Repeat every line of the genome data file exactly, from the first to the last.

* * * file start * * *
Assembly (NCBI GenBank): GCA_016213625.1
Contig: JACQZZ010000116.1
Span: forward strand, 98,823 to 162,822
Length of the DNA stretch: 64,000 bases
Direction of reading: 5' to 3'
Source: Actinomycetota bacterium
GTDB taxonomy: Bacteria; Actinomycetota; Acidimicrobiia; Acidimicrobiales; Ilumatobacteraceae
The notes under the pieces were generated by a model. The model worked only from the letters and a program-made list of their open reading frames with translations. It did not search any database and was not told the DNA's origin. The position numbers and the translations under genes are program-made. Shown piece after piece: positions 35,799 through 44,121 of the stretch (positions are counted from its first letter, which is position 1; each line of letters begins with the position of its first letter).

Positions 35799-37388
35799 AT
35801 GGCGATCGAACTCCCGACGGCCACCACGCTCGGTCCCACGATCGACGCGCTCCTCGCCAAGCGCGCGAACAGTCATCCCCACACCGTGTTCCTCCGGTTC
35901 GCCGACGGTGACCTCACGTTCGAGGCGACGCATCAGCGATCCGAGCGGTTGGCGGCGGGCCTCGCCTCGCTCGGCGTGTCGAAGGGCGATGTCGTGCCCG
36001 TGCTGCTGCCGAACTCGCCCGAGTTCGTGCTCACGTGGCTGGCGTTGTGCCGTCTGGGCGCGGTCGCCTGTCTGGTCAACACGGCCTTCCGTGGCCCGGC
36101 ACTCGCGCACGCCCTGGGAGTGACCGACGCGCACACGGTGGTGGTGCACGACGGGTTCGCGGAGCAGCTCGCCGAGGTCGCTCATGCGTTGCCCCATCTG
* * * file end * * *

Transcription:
Assembly (NCBI GenBank): GCA_016213625.1
Contig: JACQZZ010000116.1
Span: forward strand, 98,823 to 162,822
Length of the DNA stretch: 64,000 bases
Direction of reading: 5' to 3'
Source: Actinomycetota bacterium
GTDB taxonomy: Bacteria; Actinomycetota; Acidimicrobiia; Acidimicrobiales; Ilumatobacteraceae
The notes under the pieces were generated by a model. The model worked only from the letters and a program-made list of their open reading frames with translations. It did not search any database and was not told the DNA's origin. The position numbers and the translations under genes are program-made. Shown piece after piece: positions 35,799 through 44,121 of the stretch (positions are counted from its first letter, which is position 1; each line of letters begins with the position of its first letter).

Positions 35799-37388
35799 AT
35801 GGCGATCGAACTCCCGACGGCCACCACGCTCGGTCCCACGATCGACGCGCTCCTCGCCAAGCGCGCGAACAGTCATCCCCACACCGTGTTCCTCCGGTTC
35901 GCCGACGGTGACCTCACGTTCGAGGCGACGCATCAGCGATCCGAGCGGTTGGCGGCGGGCCTCGCCTCGCTCGGCGTGTCGAAGGGCGATGTCGTGCCCG
36001 TGCTGCTGCCGAACTCGCCCGAGTTCGTGCTCACGTGGCTGGCGTTGTGCCGTCTGGGCGCGGTCGCCTGTCTGGTCAACACGGCCTTCCGTGGCCCGGC
36101 ACTCGCGCACGCCCTGGGAGTGACCGACGCGCACACGGTGGTGGTGCACGACGGGTTCGCGGAGCAGCTCGCCGAGGTCGCTCATGCGTTGCCCCATCTG